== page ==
The report from Prof. Richard L. Hasen of the University of California, Irvine School of Law points out that, ideally, Congress and the Supreme Court engage in a “dialogue on statutory interpretation” – lawmakers pass a law, the Court interprets the law, and then Congress has the power to overrule the Court by amending the law.
But when Congress is tied up in partisan gridlock – a growing phenomenon in recent years – it becomes harder for it to serve in this function. As a result, the Court gets the final word much more often.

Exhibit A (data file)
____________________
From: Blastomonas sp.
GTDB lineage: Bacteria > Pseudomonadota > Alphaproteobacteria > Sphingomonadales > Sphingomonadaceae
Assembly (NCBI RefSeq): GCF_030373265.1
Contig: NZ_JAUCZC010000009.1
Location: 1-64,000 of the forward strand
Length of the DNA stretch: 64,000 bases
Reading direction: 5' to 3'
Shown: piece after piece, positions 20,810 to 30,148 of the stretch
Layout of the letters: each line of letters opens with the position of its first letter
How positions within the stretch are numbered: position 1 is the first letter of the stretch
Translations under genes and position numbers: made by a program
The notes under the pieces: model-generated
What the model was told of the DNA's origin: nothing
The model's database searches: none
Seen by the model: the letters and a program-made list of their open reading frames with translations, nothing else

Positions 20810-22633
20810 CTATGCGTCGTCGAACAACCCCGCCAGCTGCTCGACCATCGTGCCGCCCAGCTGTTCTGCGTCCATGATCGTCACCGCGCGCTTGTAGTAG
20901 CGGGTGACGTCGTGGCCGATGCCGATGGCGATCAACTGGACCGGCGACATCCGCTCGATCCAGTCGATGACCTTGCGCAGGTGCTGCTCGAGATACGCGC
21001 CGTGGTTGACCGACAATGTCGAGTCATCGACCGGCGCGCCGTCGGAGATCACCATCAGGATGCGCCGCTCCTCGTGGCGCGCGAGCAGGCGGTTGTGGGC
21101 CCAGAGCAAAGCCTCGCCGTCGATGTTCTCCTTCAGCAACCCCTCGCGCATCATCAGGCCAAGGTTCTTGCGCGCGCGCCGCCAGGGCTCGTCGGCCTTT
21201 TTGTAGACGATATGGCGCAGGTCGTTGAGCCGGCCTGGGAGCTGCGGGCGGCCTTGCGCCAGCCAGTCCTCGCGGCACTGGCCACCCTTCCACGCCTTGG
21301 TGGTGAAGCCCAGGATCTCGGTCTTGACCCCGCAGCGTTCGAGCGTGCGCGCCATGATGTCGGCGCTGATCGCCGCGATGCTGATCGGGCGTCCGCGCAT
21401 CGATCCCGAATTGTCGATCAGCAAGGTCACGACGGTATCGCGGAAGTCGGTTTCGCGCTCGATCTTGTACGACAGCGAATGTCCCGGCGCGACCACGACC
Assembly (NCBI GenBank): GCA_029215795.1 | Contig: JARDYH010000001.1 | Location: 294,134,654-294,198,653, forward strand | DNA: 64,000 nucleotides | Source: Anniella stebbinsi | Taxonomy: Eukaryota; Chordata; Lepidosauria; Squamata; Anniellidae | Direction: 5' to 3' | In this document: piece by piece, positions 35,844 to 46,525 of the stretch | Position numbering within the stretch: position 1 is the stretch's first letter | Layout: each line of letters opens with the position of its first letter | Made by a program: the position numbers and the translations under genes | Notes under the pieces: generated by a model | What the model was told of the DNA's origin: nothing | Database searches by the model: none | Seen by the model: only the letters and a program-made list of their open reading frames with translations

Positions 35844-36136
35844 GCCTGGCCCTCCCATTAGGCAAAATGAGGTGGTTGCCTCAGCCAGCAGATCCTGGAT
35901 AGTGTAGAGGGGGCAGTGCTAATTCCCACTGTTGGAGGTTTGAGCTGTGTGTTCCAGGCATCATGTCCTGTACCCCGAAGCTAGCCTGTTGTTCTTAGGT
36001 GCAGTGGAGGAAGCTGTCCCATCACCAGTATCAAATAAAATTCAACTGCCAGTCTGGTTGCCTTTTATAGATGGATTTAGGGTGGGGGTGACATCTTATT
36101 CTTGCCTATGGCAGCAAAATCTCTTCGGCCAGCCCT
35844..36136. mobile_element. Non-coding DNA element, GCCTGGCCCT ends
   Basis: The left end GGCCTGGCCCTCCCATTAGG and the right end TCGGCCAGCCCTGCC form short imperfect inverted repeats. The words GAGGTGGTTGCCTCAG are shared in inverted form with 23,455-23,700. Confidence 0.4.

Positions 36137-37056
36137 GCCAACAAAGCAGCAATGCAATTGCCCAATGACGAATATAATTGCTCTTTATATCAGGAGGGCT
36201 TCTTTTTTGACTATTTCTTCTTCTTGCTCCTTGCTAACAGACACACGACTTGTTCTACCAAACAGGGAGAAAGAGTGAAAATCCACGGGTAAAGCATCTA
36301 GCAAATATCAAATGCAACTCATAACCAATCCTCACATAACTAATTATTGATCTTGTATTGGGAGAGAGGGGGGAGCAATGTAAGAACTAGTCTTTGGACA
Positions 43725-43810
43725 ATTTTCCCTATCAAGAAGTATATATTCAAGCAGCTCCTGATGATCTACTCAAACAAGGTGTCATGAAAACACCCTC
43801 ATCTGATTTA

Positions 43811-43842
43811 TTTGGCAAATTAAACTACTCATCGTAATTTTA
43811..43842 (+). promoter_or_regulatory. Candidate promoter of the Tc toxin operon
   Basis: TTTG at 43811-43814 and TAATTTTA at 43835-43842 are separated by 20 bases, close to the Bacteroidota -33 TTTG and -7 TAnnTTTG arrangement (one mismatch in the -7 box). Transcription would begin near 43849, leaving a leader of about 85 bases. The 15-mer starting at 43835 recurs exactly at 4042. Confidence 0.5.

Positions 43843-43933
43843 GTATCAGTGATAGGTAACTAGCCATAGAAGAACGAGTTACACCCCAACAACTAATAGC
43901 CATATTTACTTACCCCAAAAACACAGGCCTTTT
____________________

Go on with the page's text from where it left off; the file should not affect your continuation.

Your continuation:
The increasingly partisan atmosphere on Capitol Hill can have other repercussions for Congress and the Court, the study states. “Aside from the statutory interpretation dialogue, Congress interacts with the Supreme Court in other ways, including through Senate confirmation of Supreme Court judicial nominees,” Hasen observed.” The recent partisan realignment of the Supreme Court makes it more likely that a Supreme Court judicial nominee will be filibustered in the Senate, thanks to the increasing willingness of Senators to oppose nominees on ideological grounds and increased partisan polarization in the Senate.”